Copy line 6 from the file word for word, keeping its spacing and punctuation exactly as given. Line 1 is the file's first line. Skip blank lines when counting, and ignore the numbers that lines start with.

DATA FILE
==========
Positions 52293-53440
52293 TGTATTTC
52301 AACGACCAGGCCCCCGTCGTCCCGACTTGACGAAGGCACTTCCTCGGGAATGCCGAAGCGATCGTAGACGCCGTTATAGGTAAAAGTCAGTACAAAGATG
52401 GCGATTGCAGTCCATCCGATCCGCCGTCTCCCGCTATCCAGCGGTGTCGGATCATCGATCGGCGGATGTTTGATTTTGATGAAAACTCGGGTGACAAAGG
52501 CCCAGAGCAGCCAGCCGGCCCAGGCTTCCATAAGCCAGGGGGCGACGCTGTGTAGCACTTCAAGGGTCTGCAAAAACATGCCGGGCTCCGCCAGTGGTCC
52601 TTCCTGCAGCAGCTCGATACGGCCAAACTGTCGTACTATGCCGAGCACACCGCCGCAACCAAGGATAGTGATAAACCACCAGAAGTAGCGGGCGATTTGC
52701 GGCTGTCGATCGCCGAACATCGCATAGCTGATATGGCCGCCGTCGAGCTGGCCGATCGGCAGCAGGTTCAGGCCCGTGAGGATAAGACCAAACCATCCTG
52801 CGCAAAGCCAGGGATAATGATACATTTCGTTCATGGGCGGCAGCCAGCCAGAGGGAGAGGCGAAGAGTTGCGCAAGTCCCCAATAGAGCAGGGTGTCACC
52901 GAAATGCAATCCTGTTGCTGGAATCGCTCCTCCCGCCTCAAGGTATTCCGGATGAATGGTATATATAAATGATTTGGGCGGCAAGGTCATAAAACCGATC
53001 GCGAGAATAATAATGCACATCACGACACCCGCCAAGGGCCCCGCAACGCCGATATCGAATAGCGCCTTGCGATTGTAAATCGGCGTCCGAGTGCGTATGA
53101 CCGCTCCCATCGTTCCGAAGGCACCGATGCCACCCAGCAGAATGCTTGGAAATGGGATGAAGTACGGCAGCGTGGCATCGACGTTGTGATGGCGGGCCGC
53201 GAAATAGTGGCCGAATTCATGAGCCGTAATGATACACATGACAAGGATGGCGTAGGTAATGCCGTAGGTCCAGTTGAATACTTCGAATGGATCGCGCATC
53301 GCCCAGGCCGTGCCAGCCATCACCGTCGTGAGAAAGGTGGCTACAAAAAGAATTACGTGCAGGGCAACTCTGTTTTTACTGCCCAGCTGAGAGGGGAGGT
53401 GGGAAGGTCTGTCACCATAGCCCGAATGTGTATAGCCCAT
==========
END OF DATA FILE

52601 TTCCTGCAGCAGCTCGATACGGCCAAACTGTCGTACTATGCCGAGCACACCGCCGCAACCAAGGATAGTGATAAACCACCAGAAGTAGCGGGCGATTTGC